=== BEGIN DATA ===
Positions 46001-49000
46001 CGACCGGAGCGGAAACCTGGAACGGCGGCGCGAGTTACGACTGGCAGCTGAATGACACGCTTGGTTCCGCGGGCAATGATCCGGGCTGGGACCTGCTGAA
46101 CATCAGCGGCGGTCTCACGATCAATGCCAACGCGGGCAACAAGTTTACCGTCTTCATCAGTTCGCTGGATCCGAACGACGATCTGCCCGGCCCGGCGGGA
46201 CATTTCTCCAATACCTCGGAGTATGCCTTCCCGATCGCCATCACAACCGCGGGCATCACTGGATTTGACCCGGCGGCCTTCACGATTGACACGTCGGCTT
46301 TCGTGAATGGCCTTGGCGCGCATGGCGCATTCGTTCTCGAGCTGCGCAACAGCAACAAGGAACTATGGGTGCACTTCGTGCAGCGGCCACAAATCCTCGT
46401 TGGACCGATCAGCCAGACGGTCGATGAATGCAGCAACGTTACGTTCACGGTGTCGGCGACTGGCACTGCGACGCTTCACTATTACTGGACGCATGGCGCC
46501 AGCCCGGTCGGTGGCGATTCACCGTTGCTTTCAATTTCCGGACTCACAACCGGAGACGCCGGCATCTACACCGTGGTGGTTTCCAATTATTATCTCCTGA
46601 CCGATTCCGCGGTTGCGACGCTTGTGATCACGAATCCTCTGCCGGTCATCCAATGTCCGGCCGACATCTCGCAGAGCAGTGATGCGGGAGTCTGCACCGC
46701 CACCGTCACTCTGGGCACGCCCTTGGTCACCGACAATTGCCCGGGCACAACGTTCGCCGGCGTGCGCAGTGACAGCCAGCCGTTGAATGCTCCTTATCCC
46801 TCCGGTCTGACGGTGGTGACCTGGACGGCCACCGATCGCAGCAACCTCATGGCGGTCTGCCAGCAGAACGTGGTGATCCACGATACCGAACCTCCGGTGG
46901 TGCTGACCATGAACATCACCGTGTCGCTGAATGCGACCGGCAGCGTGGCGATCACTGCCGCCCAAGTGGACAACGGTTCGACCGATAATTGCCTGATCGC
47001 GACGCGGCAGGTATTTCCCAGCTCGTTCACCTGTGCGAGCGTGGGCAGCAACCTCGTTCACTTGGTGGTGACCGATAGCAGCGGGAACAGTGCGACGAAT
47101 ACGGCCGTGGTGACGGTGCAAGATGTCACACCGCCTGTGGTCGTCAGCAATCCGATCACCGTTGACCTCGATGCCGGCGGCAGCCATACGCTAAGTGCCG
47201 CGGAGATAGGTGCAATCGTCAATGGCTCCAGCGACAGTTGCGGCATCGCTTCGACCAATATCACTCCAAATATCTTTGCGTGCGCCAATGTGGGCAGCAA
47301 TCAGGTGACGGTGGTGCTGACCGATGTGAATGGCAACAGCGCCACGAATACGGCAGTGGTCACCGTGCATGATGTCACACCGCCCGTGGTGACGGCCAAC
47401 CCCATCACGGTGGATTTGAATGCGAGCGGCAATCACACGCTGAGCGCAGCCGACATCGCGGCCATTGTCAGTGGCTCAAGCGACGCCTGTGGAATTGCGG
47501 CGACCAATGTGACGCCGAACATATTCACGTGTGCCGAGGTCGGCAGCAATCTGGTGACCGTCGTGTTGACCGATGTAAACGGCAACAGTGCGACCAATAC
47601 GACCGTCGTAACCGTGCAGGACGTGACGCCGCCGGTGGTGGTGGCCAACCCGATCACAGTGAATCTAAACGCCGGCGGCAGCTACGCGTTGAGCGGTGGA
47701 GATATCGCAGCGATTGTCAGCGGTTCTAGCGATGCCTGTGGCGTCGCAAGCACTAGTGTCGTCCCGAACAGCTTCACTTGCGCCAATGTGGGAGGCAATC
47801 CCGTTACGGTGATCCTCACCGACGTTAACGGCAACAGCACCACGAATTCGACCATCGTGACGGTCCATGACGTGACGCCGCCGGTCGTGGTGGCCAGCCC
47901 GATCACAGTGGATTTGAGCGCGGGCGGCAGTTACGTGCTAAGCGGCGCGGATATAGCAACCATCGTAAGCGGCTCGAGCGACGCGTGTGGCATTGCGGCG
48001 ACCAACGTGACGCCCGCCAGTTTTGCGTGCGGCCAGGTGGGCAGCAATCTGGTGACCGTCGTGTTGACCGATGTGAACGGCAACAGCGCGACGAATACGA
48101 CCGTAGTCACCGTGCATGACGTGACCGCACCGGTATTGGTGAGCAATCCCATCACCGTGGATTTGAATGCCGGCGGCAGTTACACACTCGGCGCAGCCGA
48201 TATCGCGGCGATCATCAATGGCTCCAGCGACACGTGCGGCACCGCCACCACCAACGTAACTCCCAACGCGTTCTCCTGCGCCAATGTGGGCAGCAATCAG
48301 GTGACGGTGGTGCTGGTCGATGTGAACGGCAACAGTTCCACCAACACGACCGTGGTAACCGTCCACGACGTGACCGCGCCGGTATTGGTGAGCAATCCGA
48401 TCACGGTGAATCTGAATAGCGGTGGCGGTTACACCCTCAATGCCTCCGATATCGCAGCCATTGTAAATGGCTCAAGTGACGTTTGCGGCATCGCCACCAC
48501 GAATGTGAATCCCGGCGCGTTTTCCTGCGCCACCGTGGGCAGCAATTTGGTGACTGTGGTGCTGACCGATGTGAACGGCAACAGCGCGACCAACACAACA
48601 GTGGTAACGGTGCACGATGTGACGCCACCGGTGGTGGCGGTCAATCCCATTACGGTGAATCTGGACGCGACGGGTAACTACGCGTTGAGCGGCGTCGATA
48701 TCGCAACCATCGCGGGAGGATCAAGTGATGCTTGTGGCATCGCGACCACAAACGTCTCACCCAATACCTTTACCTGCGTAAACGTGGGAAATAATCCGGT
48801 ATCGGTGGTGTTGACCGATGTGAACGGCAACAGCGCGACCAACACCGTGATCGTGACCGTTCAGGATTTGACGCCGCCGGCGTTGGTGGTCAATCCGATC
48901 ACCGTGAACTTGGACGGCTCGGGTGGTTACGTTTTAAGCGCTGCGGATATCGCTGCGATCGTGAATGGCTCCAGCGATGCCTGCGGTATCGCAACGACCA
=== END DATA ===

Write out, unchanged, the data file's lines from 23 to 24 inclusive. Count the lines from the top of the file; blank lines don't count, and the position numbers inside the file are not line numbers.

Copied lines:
48101 CCGTAGTCACCGTGCATGACGTGACCGCACCGGTATTGGTGAGCAATCCCATCACCGTGGATTTGAATGCCGGCGGCAGTTACACACTCGGCGCAGCCGA
48201 TATCGCGGCGATCATCAATGGCTCCAGCGACACGTGCGGCACCGCCACCACCAACGTAACTCCCAACGCGTTCTCCTGCGCCAATGTGGGCAGCAATCAG